Preventing Alcoholism among the Youth
The debate over whether the legal drinking age should be lowered or remain the same is an ongoing battle. At the age of twenty-one, it is studied that the mind is finished with its natural process of development. It is less likely that alcohol can damage the development of the brain as compared to the brain of an eighteen year old who has yet to finish maturing. The legal drinking age should not be lowered due to the fact at a younger age; people are less tolerant and less capable of controlling their reactions to the alcohol, potentially putting their lives and the lives of others in danger. .
Almost every state has set a legal drinking age of twenty-one, the legal voting age at the time, after prohibition was repealed. Between 1970 and 1975, twenty-nine states lowered the voting age from twenty-one to eighteen, twenty-nine states also lowered their drinking age to eighteen or nineteen. During the late seventies, studies showed that traffic crashes had drastically increased after lowering the drinking age. Once this was announced publicly, many groups created a movement to increase the minimal drinking age, and sixteen states responded. The Uniform Drinking Act was passed in 1984. This strongly encouraged the remaining thirteen states to raise their drinking age. If the states would not agree to do so by 1987, the government said that it would cut highway funding (Encyclopedia of Alcohol and Drugs).
Many would argue that when the drinking age were set at twenty-one, there is an unavoidably huge increase in alcohol use when youths, turning twenty-one, “make up for lost time.” However, a study done by Alexander Wagenaar and PM O’Malley found that when the minimum drinking age was twenty-one, there was a lower use of alcohol after one turned twenty-one. One of the largest arguments in favor of lowering the drinking age is the use of Europe as a comparison. Where as in Europe, where there isn’t a prescribed legal age for drinking, the age for drinking in the United States is 21. One could also argue that within the United States, one is considered a young adult at the age of 18. At this age, one can get married, smoke, obtain a license, and can even be drafted into the army to protect this country with a potential of losing one’s life. This lower age for driving in combination with the lowered drinking age incurs a rise in traffic accidents and even death. Drinking before twenty-one causes more deaths than illnesses. On the other hand, those countries have their share of alcohol problems. The rate of alcohol-related diseases such as cirrhosis to the liver is the same, if not higher, as in the United States. Also drunk driving among youth in Europe is lower, but only because the legal driving age in most European countries is higher. Furthermore the use of public transportation is greater in Europe, where as in the United States fewer people take advantage of public transportation. Public transportation is either frowned upon or not available.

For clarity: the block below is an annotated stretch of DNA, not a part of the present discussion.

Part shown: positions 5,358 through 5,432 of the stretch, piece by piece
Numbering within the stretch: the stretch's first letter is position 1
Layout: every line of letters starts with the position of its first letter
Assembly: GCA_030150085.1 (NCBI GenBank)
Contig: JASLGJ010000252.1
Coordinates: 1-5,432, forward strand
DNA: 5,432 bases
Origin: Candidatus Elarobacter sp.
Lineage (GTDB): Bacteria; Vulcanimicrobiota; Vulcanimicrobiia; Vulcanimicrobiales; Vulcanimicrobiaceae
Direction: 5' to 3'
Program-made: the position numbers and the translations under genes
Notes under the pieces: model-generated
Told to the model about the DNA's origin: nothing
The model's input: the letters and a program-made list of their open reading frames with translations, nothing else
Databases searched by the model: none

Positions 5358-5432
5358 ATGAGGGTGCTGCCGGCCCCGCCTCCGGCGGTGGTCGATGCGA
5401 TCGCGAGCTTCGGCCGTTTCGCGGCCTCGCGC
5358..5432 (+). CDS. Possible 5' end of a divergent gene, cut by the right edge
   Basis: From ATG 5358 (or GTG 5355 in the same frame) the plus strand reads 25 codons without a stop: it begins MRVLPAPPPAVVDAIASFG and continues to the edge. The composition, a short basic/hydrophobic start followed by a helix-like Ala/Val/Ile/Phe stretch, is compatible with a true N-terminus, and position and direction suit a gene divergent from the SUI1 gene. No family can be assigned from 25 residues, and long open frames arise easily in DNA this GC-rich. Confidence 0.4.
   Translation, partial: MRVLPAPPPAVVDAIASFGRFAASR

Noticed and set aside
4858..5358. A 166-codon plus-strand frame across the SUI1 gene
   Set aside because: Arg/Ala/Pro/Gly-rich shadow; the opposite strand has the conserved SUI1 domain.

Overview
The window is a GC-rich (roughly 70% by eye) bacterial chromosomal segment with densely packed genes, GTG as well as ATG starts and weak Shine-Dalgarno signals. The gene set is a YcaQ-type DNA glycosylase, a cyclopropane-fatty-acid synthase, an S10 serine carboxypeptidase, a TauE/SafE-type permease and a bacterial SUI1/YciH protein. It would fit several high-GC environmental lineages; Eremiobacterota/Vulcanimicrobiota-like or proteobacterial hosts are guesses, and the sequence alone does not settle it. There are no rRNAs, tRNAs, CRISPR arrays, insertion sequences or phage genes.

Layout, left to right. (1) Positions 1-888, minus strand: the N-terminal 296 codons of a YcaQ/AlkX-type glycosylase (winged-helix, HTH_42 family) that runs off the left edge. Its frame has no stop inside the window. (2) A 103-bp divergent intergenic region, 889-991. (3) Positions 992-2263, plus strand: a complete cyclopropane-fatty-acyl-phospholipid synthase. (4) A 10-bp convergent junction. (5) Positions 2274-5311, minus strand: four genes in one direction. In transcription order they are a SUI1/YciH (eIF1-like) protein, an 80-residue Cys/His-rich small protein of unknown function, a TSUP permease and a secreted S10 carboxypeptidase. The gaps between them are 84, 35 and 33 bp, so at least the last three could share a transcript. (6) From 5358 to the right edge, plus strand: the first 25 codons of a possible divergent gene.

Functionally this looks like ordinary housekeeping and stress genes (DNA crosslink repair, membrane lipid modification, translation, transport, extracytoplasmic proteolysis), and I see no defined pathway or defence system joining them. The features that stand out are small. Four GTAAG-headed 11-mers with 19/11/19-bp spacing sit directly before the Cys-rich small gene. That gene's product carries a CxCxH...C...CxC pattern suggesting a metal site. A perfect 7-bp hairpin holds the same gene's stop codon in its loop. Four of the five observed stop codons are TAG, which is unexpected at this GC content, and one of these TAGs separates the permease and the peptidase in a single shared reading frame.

It is also argued that even though the legal drinking age is at twenty-one, many youths still can easily obtain and drink alcohol, so the current drinking age doesn’t work. It stands to reason to conclude that if the drinking age were lowered to eighteen, even younger children would be using alcohol. This therefore, would have adverse affects on our society, not a positive affect. Because it’s illegal for people under twenty-one, many of those people don’t drink. Lowering the drinking age would increase alcohol problems among teens, even at an earlier age.
My opinion is further supported by the Correlation between underage drinking and alcohol abuse. Scientists of the National Institute on Alcohol Abuse and Alcoholism have said that teens that begin drinking before the age of fifteen are four times more likely to become alcoholics. The same institute also found that alcohol abuse doubles, in those who start drinking...
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Quigley, Loria, et al. Drinking among Young Adults. Alcohol Health and Research World (2000): 185- 191. Print.
Toomey, Rosenfield, and Wager. Encyclopedia of Alcohol and Drugs. New York, 1995.
Gruber, Jonathan. Risky Behavior among Youths: an Economic Analysis. Chicago: University of Chicago, 2001. Print.
Segal, Boris M., and Jacqueline C. Stewart. "Substance Use and Abuse in Adolescence: An
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